The owner of the Wrightbus factory has said he has not been able to reach a deal to sell it to a new owner.
However, the union representing workers at the County Antrim bus manufacturing firm said a deal was still be possible.
“It is not dead in the water – it’s hanging by a thread,” said Unite official George Brash.
Former Wrightbus director Jeff Wright said on Thursday the sticking point was over farmland that he does not consider to be part of the factory site.
He said failure to complete a deal was “deeply regrettable, especially after the exhaustive efforts all of us involved have gone to in providing every possible support”.
The Ballymena business was placed into administration and put up for sale last month.
The Wrightbus premises are owned separately from the manufacturing business and held in a company called Whirlwind Property Two, which is not part of the Wright group and is therefore not under the control of the administrator.
The property company is controlled by Mr Wright, the former owner of Wrightbus.
English industrialist Jo Bamford wants to buy the Wrightbus business and the factory through his Ryse Hydrogen company.
Mr Wright said he hoped the firm’s administrator Deloitte had “not been sidetracked by the Bamford engagement” and could work with the remaining bidders.
Mr Brash of the Unite union said he understood an outline deal had reached on Wednesday but changes were made my Mr Wright on Thursday morning, which “threw the entire negotiations into uncertainty”.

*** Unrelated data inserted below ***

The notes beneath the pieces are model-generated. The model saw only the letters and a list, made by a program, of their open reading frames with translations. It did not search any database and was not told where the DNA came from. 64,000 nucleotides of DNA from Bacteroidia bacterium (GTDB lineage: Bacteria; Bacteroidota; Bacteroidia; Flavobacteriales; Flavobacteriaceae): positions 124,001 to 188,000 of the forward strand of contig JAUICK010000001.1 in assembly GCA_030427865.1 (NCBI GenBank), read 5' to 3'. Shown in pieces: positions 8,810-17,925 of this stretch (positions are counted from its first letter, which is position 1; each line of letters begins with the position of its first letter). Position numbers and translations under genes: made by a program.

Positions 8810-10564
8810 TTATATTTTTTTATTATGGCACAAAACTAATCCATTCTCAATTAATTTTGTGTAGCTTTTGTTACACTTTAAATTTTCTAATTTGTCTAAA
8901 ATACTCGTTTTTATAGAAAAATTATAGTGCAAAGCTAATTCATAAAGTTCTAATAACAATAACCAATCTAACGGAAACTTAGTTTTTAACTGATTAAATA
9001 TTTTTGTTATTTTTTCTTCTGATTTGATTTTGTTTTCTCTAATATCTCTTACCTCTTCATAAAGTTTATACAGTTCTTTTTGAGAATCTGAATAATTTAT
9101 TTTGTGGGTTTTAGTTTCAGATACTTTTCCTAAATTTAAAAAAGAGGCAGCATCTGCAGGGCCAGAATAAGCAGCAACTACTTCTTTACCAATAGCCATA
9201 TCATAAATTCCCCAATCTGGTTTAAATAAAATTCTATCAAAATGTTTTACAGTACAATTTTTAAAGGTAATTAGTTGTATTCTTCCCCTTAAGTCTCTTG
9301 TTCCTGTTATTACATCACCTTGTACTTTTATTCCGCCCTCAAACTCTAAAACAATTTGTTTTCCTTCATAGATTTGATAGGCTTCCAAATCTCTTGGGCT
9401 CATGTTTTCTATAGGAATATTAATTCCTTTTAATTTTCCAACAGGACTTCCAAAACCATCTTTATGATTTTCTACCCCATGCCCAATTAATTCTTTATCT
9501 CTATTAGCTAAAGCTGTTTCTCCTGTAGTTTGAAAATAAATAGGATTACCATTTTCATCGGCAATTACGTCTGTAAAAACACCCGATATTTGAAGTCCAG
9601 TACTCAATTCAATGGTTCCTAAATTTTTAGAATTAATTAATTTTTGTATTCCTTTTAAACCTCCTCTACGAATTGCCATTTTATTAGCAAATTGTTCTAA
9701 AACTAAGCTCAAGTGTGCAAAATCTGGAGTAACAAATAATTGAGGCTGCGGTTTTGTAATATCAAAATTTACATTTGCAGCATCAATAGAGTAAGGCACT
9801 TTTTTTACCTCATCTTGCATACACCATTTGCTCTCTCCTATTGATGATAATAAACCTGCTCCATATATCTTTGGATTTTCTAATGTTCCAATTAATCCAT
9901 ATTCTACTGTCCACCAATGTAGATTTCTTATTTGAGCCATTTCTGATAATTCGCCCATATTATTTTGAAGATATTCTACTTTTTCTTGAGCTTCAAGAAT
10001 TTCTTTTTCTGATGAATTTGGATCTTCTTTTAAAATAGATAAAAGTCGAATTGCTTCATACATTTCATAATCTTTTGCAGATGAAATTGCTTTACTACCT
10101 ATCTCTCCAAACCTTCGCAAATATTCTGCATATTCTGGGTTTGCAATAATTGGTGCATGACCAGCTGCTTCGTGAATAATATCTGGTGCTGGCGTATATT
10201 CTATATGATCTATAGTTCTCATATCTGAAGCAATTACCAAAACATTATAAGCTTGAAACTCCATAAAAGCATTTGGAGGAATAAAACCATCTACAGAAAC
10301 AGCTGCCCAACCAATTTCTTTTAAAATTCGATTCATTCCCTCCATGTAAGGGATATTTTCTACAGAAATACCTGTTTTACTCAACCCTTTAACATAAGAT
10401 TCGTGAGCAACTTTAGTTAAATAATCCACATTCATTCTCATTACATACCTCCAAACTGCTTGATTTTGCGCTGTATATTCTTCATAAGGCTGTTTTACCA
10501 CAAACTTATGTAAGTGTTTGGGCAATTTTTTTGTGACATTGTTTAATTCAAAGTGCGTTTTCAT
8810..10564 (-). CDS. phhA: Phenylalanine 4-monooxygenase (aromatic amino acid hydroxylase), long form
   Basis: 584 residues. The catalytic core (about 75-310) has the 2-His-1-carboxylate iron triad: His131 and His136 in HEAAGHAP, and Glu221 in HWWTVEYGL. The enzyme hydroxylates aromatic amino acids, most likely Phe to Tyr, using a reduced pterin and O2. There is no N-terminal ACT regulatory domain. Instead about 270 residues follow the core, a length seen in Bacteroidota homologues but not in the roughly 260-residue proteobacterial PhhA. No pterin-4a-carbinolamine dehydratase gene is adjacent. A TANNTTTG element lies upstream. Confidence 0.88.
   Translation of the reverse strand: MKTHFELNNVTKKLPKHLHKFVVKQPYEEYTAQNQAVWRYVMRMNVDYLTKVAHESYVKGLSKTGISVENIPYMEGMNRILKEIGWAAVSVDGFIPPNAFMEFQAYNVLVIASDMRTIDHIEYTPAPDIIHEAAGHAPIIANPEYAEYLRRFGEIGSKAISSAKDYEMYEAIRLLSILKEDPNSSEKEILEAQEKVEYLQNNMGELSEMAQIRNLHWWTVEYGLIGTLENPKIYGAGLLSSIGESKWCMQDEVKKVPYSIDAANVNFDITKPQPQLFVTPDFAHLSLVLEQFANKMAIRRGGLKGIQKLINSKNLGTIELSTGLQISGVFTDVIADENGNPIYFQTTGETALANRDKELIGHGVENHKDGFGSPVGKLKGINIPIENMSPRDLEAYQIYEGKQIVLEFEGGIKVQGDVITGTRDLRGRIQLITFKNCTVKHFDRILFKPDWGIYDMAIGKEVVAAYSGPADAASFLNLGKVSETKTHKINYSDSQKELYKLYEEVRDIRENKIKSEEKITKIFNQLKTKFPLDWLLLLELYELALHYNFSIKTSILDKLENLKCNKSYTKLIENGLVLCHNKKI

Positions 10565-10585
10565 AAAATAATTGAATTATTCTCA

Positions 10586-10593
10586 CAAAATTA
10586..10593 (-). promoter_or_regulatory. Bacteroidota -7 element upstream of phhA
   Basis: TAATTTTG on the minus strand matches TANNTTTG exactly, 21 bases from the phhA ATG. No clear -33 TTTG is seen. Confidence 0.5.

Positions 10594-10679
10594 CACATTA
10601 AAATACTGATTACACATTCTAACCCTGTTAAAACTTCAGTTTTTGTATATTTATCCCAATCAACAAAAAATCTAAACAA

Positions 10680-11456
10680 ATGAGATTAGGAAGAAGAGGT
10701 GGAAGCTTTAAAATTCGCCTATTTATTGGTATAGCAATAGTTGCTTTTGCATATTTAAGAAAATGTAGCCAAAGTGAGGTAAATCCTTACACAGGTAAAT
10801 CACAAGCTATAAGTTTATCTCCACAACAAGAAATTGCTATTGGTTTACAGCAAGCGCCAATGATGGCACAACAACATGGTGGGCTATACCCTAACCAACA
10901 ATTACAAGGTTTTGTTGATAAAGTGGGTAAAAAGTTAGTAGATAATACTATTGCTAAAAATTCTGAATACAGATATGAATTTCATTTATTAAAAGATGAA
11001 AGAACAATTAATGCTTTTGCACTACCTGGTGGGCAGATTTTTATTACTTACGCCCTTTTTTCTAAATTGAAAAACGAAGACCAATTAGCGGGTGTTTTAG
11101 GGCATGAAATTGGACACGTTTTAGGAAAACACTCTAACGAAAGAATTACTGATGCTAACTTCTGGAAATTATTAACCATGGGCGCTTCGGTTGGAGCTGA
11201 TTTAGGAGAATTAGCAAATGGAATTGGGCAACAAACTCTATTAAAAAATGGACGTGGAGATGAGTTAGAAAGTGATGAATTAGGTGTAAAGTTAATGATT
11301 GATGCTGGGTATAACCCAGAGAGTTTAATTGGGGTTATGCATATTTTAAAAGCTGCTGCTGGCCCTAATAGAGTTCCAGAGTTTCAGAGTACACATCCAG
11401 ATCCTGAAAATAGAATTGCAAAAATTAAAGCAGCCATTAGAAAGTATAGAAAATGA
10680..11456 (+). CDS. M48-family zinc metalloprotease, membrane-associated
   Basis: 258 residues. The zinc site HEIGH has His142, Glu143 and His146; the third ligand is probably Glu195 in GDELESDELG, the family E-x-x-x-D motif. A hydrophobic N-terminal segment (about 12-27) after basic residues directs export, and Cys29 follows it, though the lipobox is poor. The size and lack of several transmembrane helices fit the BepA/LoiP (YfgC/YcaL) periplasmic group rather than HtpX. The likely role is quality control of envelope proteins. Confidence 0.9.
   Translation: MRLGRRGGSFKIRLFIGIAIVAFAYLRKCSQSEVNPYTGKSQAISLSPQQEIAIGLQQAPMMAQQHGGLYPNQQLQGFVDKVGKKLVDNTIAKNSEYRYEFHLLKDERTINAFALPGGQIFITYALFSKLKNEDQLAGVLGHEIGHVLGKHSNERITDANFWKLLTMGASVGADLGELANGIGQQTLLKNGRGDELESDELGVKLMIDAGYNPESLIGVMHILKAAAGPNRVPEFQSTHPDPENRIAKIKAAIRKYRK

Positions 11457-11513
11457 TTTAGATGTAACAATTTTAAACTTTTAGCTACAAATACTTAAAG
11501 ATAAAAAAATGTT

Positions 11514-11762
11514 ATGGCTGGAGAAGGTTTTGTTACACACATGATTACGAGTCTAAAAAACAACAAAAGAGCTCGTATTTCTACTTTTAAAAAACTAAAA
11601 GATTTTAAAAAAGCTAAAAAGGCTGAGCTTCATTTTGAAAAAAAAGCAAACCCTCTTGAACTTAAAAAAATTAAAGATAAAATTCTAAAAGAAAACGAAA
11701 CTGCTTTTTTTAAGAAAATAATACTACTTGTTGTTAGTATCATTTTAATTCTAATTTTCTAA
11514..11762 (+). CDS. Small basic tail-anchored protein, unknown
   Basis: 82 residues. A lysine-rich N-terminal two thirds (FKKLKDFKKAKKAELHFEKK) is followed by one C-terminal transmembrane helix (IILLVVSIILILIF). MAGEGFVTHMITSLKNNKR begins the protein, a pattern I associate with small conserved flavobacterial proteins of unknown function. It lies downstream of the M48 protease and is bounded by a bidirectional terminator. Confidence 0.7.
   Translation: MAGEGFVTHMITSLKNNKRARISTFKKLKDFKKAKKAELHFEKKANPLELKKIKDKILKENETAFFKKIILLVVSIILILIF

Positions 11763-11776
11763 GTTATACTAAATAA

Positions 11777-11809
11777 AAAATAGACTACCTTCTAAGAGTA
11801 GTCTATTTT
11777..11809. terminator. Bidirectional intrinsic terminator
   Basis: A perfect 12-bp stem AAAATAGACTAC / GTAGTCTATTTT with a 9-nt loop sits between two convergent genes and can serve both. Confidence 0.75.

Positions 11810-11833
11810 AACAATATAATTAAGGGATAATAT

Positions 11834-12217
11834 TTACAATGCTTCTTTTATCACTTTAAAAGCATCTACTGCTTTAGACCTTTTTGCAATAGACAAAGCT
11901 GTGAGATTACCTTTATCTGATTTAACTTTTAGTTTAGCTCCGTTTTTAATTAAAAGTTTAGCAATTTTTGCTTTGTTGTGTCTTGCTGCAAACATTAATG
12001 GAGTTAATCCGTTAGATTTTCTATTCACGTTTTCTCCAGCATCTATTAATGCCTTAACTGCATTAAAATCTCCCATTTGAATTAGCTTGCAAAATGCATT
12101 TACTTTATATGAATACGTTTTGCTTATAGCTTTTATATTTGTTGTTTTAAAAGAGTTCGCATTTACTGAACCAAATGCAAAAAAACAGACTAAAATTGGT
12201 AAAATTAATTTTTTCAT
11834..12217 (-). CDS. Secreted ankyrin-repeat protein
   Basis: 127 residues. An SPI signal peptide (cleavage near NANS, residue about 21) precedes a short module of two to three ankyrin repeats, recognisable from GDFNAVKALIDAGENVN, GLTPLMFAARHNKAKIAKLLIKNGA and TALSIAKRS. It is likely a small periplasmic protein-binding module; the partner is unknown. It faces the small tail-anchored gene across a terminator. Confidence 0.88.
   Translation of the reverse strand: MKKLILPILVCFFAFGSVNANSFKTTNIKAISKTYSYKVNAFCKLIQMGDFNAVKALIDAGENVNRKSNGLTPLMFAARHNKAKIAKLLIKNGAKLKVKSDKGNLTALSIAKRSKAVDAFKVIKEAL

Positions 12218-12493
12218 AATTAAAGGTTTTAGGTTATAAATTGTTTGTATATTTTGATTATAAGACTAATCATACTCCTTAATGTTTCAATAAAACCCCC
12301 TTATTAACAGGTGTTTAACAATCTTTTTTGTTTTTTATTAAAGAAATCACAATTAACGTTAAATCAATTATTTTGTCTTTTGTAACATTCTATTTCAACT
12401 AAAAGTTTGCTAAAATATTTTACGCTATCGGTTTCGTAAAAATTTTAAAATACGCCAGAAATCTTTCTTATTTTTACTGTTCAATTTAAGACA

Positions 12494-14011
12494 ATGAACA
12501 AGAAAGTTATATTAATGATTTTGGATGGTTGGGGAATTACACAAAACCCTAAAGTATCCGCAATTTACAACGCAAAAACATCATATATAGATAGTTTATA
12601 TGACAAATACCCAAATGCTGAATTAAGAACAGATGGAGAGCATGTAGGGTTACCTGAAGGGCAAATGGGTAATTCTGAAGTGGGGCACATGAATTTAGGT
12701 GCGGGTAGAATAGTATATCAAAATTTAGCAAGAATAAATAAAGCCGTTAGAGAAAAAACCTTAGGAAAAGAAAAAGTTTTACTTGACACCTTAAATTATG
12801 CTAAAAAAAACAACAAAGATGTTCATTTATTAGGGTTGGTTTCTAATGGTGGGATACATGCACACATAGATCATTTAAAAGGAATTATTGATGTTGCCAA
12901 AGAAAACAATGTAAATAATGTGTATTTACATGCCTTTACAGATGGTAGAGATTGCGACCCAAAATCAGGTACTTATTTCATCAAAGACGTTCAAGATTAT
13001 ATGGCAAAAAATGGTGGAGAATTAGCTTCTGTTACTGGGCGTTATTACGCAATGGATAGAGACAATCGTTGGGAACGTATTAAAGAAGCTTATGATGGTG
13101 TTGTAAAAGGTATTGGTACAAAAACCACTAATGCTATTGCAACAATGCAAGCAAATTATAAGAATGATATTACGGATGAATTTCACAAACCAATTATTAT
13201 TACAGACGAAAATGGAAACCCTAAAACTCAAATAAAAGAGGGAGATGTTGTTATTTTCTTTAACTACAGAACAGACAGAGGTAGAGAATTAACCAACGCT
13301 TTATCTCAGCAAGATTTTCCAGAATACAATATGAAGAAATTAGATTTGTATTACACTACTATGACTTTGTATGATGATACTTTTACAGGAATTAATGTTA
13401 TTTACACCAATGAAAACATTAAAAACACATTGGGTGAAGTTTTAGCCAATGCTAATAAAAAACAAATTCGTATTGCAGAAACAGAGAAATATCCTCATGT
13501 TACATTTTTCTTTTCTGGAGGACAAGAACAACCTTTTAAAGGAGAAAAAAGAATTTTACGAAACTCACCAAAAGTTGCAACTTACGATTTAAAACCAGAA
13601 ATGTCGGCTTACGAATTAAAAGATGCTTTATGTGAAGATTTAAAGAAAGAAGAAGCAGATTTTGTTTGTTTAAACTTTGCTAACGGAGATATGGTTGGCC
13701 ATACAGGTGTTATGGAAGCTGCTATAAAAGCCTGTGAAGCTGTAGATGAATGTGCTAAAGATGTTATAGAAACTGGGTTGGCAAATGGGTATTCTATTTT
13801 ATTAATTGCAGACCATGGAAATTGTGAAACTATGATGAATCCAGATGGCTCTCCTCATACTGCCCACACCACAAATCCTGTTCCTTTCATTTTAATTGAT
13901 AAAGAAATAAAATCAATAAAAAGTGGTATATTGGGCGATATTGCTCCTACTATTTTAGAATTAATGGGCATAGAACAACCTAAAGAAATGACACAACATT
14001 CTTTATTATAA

He added: “Unite has sought to engage directly with Jeff Wright but as yet our request for a meeting has gone unanswered.
“We are calling on all sides, in particular Jeff Wright, to do the right thing and adopt a sensible approach that will open the door to a future for these workers.”
‘Paisley role unhelpful’
On Thursday morning, Democratic Unionist Party (DUP) MP Ian Paisley said: “Today is decision day.”
“If the answer is that we cannot get the deal consummated, in terms of the land sale deal, then I’m afraid the worst of all situations prevails and we’re left with liquidation of assets of the company,” he said.
“It’s either the continuation of building the best buses produced in the world or it’s the end of bus building in Ballymena.”
The North Antrim MP said Mr Bamford told him on Tuesday that jobs would be created within two weeks if a deal was made.
“The Wright family have made a mammoth contribution to Northern Ireland over three generations and this maintains that rich history,” said Mr Paisley.
“Everyone needs to put their shoulder to the line and get this deal over the line.”
But Jeff Wright said Mr Paisley’s role had been “unhelpful to say the least” and he advised that the MP to “leave the business of deal making to the professionals at Deloitte”.
“In what could be considered a vote-campaigning exercise, Mr Paisley continually championed Mr Bamford throughout this process,” added Jeff Wright.